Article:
DISTANCE LEARNING: Should students be required to turn their cameras on in class?

November 2, 2020

DISTANCE LEARNING: PRO: Should students be required to turn their cameras on in class?

SCUSD mandated that all students have their cameras on during live instruction for distance learning during the 2020-2021 school year. This policy can benefit students and teachers while helping mimic a physical classroom setting. 

Cameras on during class is an imperative part of building a community while remote learning. In previous school years, many students have looked forward to making new friends or reconnecting with old ones in their new classes. Some students are not able to virtually communicate with their friends outside of class, leaving school as their only place of social interaction during the pandemic.

Furthermore, the ability to see students’ faces is beneficial for teachers. When school went virtual in March 2020, many teachers had already built relationships and communities within their classroom. However, a new school year brings new students and having cameras on can help teachers get to know them better.

While many teachers are adapting as best as they can to make distance learning as trouble-free as possible, it can be hard for them to gauge whether their students are present and comprehending the lessons when they are unable to see them. The ability to see the reactions of students can help teachers determine the best approach and pace when teaching. 

Some students may feel uncomfortable showing their background, or they have surroundings that are potentially distracting for others. Additionally, poor bandwidth and weak Wi-Fi connection often creates lag during live instruction, thus causing students to fall behind. However, the camera-on policy encourages accountability. Although school no longer takes place on campus, many of the typical classroom expectations, including academic integrity along with an appropriate and presentable appearance, should still apply during distance learning. 

Requiring students to have their camera on does not need to seem like a forceful approach but rather a positive and feasible way to engage and connect with other students and teachers in the midst of the coronavirus.

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DISTANCE LEARNING: CON: Should students be required to turn their cameras on in class?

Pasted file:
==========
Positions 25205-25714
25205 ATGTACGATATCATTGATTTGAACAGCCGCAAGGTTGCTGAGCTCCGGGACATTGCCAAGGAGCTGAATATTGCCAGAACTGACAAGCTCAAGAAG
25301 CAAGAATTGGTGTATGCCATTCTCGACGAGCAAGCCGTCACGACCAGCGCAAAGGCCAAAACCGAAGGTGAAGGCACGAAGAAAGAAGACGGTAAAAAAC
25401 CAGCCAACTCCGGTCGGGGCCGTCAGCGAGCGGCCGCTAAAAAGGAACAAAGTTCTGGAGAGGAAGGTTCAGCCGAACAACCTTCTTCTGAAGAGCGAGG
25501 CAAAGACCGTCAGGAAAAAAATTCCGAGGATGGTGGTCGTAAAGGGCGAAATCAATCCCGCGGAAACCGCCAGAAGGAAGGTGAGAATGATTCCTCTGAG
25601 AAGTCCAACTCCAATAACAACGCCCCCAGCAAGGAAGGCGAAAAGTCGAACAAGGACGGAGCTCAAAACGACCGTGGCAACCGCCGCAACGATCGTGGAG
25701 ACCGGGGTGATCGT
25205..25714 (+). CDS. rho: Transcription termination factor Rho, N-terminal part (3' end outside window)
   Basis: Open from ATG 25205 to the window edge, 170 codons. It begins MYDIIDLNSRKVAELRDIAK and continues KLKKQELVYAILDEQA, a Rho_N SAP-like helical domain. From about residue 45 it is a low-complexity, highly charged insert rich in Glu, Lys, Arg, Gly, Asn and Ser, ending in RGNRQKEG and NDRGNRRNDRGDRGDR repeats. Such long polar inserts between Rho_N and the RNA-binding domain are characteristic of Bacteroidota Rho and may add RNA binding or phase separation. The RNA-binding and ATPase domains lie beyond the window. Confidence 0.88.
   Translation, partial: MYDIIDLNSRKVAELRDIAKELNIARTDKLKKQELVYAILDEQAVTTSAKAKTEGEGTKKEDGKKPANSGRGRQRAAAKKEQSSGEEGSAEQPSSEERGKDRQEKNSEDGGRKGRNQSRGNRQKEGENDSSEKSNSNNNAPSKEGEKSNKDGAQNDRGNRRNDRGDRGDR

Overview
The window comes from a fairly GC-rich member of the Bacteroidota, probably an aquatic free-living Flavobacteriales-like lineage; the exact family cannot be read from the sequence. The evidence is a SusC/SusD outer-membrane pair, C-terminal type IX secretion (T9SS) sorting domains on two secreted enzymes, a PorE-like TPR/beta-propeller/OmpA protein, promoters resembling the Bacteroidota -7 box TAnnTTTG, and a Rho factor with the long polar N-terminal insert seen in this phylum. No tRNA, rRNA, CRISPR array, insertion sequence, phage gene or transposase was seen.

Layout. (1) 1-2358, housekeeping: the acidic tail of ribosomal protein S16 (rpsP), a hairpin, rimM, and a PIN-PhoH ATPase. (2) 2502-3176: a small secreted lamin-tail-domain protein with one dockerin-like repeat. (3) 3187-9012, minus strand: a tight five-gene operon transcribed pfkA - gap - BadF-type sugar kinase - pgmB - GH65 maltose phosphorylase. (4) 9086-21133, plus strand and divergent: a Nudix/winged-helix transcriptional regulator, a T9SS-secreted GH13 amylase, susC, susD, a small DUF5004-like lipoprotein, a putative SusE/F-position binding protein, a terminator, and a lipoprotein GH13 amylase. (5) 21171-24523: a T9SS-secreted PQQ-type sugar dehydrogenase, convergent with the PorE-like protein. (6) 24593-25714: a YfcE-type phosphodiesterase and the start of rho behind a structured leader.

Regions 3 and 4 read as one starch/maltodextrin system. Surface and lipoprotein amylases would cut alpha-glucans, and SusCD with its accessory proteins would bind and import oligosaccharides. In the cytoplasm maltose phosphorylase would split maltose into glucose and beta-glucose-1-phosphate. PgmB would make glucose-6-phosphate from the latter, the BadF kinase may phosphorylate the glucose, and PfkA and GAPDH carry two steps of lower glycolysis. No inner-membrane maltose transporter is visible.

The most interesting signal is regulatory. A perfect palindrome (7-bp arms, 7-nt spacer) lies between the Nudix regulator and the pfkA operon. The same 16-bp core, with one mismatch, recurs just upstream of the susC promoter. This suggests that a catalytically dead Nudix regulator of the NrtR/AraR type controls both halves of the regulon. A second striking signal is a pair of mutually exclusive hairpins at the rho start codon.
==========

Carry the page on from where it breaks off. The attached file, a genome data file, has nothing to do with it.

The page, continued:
When the turbulence of virtual learning first swept schools in the spring of 2020, there were few guidelines to follow in the online classroom. Now in fall, SCUSD has added new regulations, such as the expectation that students will have their web cameras on during instructional time. If a student does not turn on their camera, they run the risk of losing credit in some classes.

Credit should not be taken away because a student does not want to show their face. Credit is earned based on mastering skills and showing understanding of the material – as a reward for doing something that helps themselves or others – and not based on their face.

The default display for every school Google Meet or Zoom is a grid, showing classmates’ faces and their surroundings. This exposes their at-home learning environment to their peers, which can be both distracting and embarrassing.

For example, a family member could walk by, or a student could deliberately cause a disturbance on camera. Both of which would lead to a distracting spectacle and take away attention from the lesson.

Requiring students to turn on their cameras violates their privacy and exposes a piece of their personal lives. It exhibits many of a person’s hobbies and tastes, which they may not be comfortable sharing with their peers.

Additionally, not everyone wants to show off their home. Some are disorganized or not at their full potential, and they should have the option not to show it on camera.

Cameras are expected to be on to create an environment more akin to a classroom, but with the extra consequences that goal has been missed.

Virtual learning may not be ideal, but it is currently the best option that the district has for continuing the 2020-2021 school year. Setting the expectation, however, that cameras should be on during class time for all students is counterproductive and potentially detrimental to a student’s ability to learn.

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